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Tax Shelters at Risk With IRS Appeals Court Victory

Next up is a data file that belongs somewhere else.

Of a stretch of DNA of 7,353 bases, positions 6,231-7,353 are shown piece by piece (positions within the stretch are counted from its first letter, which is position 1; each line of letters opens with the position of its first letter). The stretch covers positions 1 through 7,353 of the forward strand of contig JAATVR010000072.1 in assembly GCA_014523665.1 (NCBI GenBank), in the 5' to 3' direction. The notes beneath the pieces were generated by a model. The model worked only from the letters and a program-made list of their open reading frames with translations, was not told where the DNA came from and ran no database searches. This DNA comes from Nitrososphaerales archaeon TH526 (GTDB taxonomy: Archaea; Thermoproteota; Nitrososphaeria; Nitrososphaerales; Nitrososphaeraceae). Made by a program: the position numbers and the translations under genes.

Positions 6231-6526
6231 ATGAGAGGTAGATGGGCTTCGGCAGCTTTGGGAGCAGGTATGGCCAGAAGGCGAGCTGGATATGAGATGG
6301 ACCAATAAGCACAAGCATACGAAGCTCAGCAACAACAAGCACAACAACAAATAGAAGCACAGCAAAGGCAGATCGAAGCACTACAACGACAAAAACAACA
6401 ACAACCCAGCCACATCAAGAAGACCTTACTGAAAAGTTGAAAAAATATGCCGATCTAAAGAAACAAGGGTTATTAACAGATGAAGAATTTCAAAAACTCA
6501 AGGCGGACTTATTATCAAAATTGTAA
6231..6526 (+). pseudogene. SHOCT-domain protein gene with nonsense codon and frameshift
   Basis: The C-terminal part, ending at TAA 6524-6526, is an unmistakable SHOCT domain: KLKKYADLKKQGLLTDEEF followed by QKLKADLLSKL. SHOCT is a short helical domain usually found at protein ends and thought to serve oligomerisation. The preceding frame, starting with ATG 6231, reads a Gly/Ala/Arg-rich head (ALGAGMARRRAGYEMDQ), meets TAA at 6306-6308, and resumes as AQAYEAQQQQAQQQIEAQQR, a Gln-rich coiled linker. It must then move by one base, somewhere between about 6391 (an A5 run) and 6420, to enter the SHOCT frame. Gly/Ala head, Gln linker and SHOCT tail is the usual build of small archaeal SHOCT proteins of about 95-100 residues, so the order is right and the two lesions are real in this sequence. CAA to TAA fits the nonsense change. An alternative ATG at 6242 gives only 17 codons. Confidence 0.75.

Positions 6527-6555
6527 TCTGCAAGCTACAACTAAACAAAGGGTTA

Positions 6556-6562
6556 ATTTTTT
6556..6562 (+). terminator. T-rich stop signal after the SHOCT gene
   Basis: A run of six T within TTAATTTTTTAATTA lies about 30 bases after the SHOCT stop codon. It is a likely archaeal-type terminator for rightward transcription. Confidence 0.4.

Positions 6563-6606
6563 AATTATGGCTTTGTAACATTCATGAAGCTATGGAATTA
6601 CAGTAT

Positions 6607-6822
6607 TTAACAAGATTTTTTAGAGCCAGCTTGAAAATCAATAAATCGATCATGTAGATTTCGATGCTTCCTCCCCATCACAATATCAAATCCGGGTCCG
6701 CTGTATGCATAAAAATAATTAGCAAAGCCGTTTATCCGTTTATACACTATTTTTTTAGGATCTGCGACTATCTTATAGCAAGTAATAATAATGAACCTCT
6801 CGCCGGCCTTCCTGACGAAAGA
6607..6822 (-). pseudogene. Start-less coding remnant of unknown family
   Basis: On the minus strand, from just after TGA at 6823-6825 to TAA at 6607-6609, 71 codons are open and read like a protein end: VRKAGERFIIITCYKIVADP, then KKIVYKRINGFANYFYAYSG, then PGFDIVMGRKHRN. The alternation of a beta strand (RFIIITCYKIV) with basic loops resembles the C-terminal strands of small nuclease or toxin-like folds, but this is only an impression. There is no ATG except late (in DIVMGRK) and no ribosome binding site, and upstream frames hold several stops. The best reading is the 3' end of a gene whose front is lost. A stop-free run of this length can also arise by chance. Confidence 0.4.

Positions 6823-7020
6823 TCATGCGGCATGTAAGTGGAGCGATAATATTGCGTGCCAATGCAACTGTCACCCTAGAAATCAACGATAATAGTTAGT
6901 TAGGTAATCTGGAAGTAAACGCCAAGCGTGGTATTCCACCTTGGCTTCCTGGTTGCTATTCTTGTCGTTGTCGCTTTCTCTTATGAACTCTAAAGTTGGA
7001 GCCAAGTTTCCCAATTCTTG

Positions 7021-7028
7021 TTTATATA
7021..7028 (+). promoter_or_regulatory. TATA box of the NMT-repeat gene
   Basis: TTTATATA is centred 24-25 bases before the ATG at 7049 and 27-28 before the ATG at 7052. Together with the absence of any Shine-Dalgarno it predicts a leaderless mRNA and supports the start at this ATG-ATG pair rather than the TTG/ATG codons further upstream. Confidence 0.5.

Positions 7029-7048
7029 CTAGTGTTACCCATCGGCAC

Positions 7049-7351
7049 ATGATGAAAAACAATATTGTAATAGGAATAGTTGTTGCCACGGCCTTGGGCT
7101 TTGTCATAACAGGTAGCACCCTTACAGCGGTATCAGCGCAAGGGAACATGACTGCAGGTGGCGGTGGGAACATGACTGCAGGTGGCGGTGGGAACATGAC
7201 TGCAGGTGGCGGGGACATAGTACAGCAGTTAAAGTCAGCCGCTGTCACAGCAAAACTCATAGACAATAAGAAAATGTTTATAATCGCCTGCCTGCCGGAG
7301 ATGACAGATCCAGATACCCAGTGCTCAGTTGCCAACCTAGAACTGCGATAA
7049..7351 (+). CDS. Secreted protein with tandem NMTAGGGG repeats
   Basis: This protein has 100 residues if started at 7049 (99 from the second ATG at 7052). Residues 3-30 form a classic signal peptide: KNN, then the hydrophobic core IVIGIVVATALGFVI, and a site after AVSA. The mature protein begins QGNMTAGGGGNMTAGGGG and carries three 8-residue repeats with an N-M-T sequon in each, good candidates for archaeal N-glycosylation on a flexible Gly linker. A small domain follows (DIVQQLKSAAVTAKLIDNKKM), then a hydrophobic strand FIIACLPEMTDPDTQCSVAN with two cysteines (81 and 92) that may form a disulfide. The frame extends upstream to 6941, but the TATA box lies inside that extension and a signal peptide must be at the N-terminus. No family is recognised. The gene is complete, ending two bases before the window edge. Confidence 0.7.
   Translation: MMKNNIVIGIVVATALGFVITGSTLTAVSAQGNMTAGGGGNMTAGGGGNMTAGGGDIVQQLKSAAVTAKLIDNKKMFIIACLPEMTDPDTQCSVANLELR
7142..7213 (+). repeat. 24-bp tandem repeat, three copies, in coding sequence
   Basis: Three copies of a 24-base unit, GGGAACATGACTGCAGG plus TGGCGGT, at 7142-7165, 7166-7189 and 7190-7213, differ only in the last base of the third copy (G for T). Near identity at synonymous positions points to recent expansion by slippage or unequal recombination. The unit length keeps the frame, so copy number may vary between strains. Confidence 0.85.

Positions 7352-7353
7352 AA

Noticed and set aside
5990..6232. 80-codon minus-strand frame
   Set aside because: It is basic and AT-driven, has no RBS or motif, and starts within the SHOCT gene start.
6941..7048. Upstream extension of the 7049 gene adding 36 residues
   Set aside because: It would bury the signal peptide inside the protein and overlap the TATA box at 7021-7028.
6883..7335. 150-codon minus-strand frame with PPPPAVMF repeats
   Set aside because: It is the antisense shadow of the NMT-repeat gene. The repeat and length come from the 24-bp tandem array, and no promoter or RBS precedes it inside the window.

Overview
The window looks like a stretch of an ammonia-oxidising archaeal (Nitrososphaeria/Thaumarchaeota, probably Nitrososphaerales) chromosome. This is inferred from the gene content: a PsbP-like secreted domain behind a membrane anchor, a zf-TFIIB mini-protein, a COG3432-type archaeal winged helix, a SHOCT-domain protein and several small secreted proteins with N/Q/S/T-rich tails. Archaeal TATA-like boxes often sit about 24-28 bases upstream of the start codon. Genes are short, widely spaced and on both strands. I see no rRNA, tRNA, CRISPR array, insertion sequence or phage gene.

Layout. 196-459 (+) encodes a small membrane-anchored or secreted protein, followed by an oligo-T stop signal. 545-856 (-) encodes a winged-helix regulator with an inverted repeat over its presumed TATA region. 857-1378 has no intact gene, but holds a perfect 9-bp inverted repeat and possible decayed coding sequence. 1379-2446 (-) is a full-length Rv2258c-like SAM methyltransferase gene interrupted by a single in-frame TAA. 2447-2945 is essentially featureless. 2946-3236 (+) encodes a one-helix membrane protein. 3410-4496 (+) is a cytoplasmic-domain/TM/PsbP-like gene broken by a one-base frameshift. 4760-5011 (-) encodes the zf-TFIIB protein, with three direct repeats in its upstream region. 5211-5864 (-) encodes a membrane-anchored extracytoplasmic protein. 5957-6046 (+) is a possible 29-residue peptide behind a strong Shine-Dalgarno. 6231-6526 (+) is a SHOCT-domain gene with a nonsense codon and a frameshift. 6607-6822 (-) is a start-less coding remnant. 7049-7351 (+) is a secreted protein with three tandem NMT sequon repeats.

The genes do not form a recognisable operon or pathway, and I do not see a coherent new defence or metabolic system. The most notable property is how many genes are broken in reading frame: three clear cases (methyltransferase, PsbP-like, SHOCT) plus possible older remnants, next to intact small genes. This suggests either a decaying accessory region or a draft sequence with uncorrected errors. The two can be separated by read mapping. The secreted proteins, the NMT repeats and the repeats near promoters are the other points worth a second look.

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The subject of tax shelters and financial transactions meant to reduce taxable income has been a perpetual source of contention between taxpayers and the IRS. A recent and prominent case, Superior Trading LLC et al. v Commissioner of Internal Revenue, No. 12-3367, tipped the issue in favor of the IRS. In a hit to taxpayers seeking to reduce taxes through some types of distressed asset/debt (“DAD”) transactions, the Seventh Circuit Appeals Court in Chicago, IL sided with the IRS. The court ruled that such transactions are not legitimate tax shelters. Using such financial engineering in an attempt to reduce taxable income will very likely result in the original tax and additional penalties owed to the IRS. This is not the first time that the IRS won such cases. This appeals court decision is likely to influence an up-coming Supreme Court case about a similar question in “United States v. Woods.” The Supreme Court is scheduled to hear arguments in October 2013. In both instances, the issue at hand is whether DAD transactions generate “economic value” that can be compared to tax-deductible business losses. Economic value is contrasted with financial operations that have no purpose or no relation personal or business operations. Rather, transactions absent economic value are done for no other purpose than to generate a tax shelter of questionable legality. Critically, Superior Trading LLC’s transactions were found to be outside the scope of “economic value,” thus taxable. The IRS was judged to be within its bounds of authority to impose additional fines on top of the original tax that Superior Trading LLC unsuccessfully tried to avoid. The Supreme Court issued a statement acknowledging that though the IRS often wins these types of cases, the issue is not black-and-white. Importantly, in 2007 the IRS ruled that DAD transactions could be construed as tax shelters. It is interesting to note that the attorney for Superior Trading et al. was barred from promoting tax shelters after the DOJ found that he promoted over $370M of invalid tax deductions for previous clients.

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